When the ECHR rejected his case, Lee said that freedom of expression “must equally apply to lesbian, gay, bisexual, and trans people” and I don’t think anyone could find anything to disagree with there.

But freedom of expression does not merely give us the right to say what we believe, does it? It gives other other people the right to do the same and, boy, some of those people are going to say some pretty stupid and hateful things.

In the case of equal marriage, one is perfectly free to express the view that it is wrong. If one is a business owner and the expression of such views negatively impacts on trade, then that’s hard cheese.

Freedom of expression must include the freedom not to support any position espoused by another. Surely the right of the company not to back Lee’s political position is as precious as his right to hold it?

There’s much talk of culture wars, these days, and while I’m not sure that a narrative of perpetual division is entirely accurate, it certainly seems we’re living in tribal times. Our political debate is of the lowest grade, with opposing parties quick to call bad faith in each other.

On social media, we see terrifying orchestrated campaigns against people deemed to hold unworthy views on a range of issues. Often these views are entirely misrepresented in order to maximise outrage. We’ve seen countless cases of people losing jobs and having their lives turned upside down after being hounded by online mobs because they expressed controversial opinions.

It’s important that during this new era of outrage we don’t become complacent about people’s right to hold and express views which might offend us.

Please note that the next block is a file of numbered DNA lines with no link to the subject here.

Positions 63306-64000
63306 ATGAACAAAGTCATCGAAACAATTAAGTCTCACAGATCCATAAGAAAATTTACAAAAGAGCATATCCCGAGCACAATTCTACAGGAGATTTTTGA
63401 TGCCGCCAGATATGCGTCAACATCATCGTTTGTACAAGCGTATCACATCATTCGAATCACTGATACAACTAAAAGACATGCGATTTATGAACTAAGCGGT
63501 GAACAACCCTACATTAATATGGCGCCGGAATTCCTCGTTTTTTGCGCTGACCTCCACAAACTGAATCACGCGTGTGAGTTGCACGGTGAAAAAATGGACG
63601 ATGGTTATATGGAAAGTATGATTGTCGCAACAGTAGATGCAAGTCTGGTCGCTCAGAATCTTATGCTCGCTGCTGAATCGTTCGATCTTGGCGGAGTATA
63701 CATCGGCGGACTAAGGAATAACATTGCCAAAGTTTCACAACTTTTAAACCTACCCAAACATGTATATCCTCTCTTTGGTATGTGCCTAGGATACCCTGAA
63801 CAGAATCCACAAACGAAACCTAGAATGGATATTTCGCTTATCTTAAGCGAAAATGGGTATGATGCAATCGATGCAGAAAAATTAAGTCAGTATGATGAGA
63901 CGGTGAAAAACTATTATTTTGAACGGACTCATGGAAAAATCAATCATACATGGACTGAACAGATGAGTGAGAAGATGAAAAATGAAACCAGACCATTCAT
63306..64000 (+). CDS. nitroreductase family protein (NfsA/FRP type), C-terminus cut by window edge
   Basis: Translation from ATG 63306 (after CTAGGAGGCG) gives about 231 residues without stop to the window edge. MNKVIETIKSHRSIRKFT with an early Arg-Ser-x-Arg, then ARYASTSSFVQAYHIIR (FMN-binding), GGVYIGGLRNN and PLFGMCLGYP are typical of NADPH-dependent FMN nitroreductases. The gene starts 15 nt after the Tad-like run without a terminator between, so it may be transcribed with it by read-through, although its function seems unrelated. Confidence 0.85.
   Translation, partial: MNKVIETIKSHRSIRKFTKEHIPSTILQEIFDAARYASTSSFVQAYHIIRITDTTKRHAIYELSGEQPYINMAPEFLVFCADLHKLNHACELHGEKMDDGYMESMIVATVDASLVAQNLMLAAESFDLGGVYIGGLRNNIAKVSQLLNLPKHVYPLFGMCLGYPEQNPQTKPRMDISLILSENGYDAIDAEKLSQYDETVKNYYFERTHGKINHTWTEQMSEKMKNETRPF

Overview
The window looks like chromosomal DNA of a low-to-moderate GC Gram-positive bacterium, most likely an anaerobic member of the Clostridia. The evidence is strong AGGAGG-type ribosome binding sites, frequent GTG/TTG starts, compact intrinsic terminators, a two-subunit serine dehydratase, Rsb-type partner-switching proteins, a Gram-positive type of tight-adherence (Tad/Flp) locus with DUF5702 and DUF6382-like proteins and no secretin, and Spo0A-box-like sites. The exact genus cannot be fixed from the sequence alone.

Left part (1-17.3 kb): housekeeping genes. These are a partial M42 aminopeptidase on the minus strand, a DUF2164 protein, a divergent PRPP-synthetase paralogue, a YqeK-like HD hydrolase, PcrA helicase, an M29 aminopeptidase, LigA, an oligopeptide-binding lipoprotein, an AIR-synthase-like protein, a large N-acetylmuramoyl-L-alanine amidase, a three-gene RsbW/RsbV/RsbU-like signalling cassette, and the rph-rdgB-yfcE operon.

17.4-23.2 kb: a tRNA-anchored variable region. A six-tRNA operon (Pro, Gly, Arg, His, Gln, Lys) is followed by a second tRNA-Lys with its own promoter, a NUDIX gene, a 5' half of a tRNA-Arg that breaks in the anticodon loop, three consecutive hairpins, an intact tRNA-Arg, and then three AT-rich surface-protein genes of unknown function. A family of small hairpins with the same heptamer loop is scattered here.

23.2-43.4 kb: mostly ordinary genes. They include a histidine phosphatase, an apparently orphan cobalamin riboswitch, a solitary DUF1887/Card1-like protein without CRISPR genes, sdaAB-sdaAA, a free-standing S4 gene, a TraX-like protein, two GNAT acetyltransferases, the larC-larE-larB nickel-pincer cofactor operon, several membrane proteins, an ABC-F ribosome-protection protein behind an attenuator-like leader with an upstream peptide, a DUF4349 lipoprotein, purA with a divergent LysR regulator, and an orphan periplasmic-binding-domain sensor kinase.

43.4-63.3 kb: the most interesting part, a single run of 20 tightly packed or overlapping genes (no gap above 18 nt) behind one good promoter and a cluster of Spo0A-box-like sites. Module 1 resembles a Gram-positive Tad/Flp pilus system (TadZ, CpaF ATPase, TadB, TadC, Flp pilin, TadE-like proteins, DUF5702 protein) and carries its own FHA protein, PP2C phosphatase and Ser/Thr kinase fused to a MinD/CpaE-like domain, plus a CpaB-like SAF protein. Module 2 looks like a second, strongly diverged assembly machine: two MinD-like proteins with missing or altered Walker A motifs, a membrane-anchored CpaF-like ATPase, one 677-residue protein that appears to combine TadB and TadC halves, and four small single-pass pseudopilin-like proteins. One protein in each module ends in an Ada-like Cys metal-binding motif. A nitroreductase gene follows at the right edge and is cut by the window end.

“Support Gay Marriage” is a perfectly legitimate political slogan but so is “Ban Gay Marriage”. I wonder if those who believe Ashers should have taken Lee's commission would feel equally strongly that a company should be compelled to supply a cake bearing a slogan opposing the right of gay people to wed.

The old saying about disagreeing with someone’s views but “defending to the death” their right to express them is a bit melodramatic for my tastes but the principle is sound. My freedom to express my uniformly wise and considered opinions means I must tolerate others’ right to say whatever bloody stupid thing it is they’re saying today.

Opposition to gay marriage is very much an obsession of a minority, these days. YouGov polling from last month shows that half of us “strongly support” the policy. A further quarter of people “tend to support” it.

Perhaps, like me, you would prefer to see greater support than now exists. Perhaps you would like it to be the case that not a single soul thinks it wrong for two men or two women to marry.

All the evidence from past polling shows the number of people who support gay marriage is rising. There’s still a way to go but society is moving.

Doubtless, campaigners such as Gareth Lee have played a part in ensuring the current direction of travel but they will not reach their preferred destination by using the law to compel others to promote views with which they might disagree.